Tuesday, January 02, 2007

Pig-Sticking in India

Hunting wild boars on horseback was a popular recreation for British officers in India during the Age of Empire. According to the 1911 Encyclopedia Britannica, it was encouraged by military authorities as good training because "a startled or angry wild boar is ... a desperate fighter [and therefore] the pig-sticker must possess a good eye, a steady hand, a firm seat, a cool head and a courageous heart."

The founder of scouting, Robert Baden-Powell, was a big believer in pig-sticking, even writing an 1889 book about it called Pigsticking or Hoghunting. In his Lessons from the Varsity of Life (1933), Baden-Powell wrote that "I never took the usual leave to the hills in hot weather because I could not tear myself away from the sport." Pig-stickers were apparently criticized for the barbarity of this sport, leading Baden-Powell to reply:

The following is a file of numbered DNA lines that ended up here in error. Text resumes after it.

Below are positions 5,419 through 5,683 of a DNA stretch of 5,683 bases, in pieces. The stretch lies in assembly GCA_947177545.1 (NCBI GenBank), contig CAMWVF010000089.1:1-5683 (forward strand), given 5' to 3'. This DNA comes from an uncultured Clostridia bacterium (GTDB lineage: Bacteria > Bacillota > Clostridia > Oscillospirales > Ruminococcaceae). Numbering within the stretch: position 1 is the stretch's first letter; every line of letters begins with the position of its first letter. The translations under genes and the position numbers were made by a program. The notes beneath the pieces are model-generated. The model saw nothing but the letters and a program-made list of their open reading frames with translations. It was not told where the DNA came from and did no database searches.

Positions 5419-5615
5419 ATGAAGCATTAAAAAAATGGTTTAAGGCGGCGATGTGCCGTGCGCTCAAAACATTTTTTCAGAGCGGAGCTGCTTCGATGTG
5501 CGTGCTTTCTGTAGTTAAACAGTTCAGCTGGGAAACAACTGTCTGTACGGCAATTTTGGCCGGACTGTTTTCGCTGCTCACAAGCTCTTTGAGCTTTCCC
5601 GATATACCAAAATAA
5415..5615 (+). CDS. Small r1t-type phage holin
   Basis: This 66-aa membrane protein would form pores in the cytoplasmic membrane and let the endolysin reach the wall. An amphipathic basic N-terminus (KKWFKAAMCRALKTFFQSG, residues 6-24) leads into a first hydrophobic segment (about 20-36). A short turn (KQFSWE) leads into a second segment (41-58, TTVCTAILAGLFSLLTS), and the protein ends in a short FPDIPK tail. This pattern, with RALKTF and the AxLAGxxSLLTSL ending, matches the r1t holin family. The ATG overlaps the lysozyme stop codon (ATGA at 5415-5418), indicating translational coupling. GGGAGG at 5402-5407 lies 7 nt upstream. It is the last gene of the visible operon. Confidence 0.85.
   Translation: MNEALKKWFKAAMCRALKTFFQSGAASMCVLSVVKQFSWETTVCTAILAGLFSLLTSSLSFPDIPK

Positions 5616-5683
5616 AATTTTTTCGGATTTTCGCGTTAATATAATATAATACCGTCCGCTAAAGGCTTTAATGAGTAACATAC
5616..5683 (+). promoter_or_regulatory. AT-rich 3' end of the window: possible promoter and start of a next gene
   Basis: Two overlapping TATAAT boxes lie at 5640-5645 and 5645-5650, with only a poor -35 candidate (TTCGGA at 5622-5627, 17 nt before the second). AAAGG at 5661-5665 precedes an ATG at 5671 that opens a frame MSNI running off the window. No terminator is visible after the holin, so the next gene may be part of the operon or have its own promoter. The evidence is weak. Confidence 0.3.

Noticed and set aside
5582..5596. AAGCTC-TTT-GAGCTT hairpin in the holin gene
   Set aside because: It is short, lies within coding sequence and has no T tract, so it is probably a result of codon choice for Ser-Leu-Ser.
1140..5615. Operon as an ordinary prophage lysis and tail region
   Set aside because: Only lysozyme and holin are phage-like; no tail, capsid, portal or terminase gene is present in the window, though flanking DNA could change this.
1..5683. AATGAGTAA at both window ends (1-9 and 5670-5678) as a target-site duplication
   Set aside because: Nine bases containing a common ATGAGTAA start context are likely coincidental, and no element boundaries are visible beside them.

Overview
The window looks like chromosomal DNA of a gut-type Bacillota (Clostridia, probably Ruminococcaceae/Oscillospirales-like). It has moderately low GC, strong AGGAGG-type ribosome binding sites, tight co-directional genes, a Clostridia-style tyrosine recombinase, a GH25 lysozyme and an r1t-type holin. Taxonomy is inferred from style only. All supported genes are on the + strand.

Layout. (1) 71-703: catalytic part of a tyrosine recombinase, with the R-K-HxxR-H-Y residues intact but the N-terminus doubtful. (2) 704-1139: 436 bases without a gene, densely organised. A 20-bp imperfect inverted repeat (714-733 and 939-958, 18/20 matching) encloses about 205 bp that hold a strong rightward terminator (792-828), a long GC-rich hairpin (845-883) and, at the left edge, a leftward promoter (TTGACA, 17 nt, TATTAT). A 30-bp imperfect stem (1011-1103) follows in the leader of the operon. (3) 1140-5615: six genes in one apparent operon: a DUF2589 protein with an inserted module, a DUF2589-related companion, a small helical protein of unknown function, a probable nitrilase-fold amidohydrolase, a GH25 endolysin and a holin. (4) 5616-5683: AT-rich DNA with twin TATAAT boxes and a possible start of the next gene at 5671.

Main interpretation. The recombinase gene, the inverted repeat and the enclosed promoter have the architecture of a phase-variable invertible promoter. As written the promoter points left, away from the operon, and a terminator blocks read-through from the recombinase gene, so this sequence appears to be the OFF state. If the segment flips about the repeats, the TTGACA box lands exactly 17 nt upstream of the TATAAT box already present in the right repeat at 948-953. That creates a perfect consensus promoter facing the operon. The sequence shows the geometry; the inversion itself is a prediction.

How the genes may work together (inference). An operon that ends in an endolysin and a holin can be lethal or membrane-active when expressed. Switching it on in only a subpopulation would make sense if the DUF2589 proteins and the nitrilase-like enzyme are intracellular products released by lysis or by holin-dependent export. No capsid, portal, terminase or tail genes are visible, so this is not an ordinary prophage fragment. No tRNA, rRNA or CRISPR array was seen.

Try it before you judge. See how the horse enjoys it, see how the boar himself, mad with rage, rushes wholeheartedly into the scrap, see how you, with your temper thoroughly roused, enjoy the opportunity of wreaking it to the full. Yes, hog-hunting is a brutal sport—and yet I loved it, as I loved also the fine old fellow I fought against.
There is a fascinating article about pig-sticking by William Livingston Alden that originally appeared in Harper's New Monthly Magazine, vol. 61, issue 366, June 1880. It notes that "For pig-sticking there are two requisites in addition to the pig—a fast, steady horse, and a good hog spear." You can find this essay reprinted here.

The image above, "Pig Sticking on the Churs of the Brahmapootra--Surprised by a Tiger," appeared in The Graphic in 1891. I found it here with other images from The Graphic and the Illustrated London News.


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